WMCCA is working with our state legislators to set up a public meeting in Potomac with WSSC on their proposed mid-river intake.

<mh>Environmental Report - Sewer Policy — Susanne Lee

<bt>Four Potomac requests for new sewer extensions are currently undergoing review before Montgomery County agencies. Our concern with all requests is ensuring consistency with the Potomac Master Plan. WMCCA testified jointly with the Glen Hills Citizens Association at a Planning Board hearing on Jan. 26. We plan to continue our efforts as the County Council considers the cases at a hearing on March 14th with full Council vote expected March 31st.

Our Master Plan requires a study of the Glen Hills area in order to “develop a policy outlining the measures needed to ensure the long-term sustainability of septic service for new home construction and existing home renovations, minimizing the need for future sewer service extensions.” Because of negative impacts on the Watts Branch and Piney Branch that would be caused by the further extension of public sewer, the Master Plan requires this unique, more thoughtful approach to meeting wastewater needs in this area. It also requires that the study be “conducted in conjunction with the citizens of this area.” WMCCA is requesting active participation with the County Department of Environmental Protection in the design and implementation of the study.

<mh>Planning and Zoning — George Barnes

<bt>* Seven Locks Elementary School — The Montgomery County Office of the Inspector General has issued a report which states that the School Board concealed cost data, misrepresented the wishes of the Seven Locks community and followed inadequate procedures in the appointment of an architect for the proposed Kendale replacement school. The report bears out the claims of the Seven Locks community that the School Board has railroaded the proposal for a replacement school on the Kendale site.  Comparisons to the Clarksburg situation have been made and it will be interesting to see how the Council responds to the issue in upcoming budget approval hearings.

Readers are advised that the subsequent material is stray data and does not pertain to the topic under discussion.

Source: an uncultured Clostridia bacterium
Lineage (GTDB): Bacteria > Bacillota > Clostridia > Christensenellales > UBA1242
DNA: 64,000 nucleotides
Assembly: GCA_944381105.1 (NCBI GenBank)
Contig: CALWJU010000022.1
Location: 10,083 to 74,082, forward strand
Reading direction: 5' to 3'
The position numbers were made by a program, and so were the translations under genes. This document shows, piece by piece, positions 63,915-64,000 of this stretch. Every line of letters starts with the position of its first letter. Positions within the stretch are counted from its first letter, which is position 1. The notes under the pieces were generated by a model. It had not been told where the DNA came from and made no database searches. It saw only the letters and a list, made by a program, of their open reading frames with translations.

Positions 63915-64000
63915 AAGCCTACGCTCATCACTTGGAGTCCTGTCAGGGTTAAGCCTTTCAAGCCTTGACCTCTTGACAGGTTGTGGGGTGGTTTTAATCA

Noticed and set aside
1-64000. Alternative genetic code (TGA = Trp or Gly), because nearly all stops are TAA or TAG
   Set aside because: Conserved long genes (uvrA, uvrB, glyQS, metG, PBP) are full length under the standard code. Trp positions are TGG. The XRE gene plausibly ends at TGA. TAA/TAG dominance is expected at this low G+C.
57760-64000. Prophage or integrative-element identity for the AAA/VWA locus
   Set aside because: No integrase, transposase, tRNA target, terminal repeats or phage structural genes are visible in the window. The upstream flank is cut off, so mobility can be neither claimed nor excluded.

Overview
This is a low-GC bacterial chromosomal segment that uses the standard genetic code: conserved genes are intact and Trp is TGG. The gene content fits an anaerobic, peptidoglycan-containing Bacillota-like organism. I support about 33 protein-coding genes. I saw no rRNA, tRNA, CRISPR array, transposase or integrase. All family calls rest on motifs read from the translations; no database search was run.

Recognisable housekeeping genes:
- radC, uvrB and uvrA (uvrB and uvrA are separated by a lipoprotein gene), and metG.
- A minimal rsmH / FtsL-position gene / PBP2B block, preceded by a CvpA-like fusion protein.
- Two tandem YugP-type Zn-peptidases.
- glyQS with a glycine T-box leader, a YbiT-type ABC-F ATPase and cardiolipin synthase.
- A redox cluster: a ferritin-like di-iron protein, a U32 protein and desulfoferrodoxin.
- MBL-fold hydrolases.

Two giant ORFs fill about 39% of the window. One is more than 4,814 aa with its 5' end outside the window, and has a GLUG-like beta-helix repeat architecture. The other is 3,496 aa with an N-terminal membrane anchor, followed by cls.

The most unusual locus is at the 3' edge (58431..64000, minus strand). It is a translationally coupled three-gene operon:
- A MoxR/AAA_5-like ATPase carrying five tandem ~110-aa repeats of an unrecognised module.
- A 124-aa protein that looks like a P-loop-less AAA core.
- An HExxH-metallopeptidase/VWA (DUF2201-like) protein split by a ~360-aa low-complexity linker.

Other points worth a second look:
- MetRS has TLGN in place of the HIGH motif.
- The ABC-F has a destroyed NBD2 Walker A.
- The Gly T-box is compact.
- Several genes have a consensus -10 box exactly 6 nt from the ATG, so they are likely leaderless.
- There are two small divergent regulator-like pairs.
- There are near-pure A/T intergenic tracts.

* Chapel Road — An application has been filed to amend a settlement agreement for a Forest Conservation Law violation for the property on the corner of Chapel and River.  The property owner seeks to amend the settlement agreement, which has not been completely complied with, in order to build on the property.

* Sutton property — This is the first subdivision plan based solely on sand mounds as a septic alternative and serves as a precedent we are watching closely. Ten lots have been requested on 25 acres. Sand mounds require significant space (approx. 3,500 sq. ft.) and proper siting. We are awaiting the perc tests required by the county to determine the number of lots feasible.

* Variance case, Rogers property — The Board of Appeals denied a request for a 10-foot fence at the front of the property while granting other variances requested by the property owner.  WMCCA had testified in opposition to the fence as we have in many similar cases.

* Belvedere — an application has been filed to subdivide a four-acre lot in the Belvedere subdivision which lies between Glen Road, Travilah Road and Turkey Foot Road. The existing house would remain on one lot and a new house constructed on the other.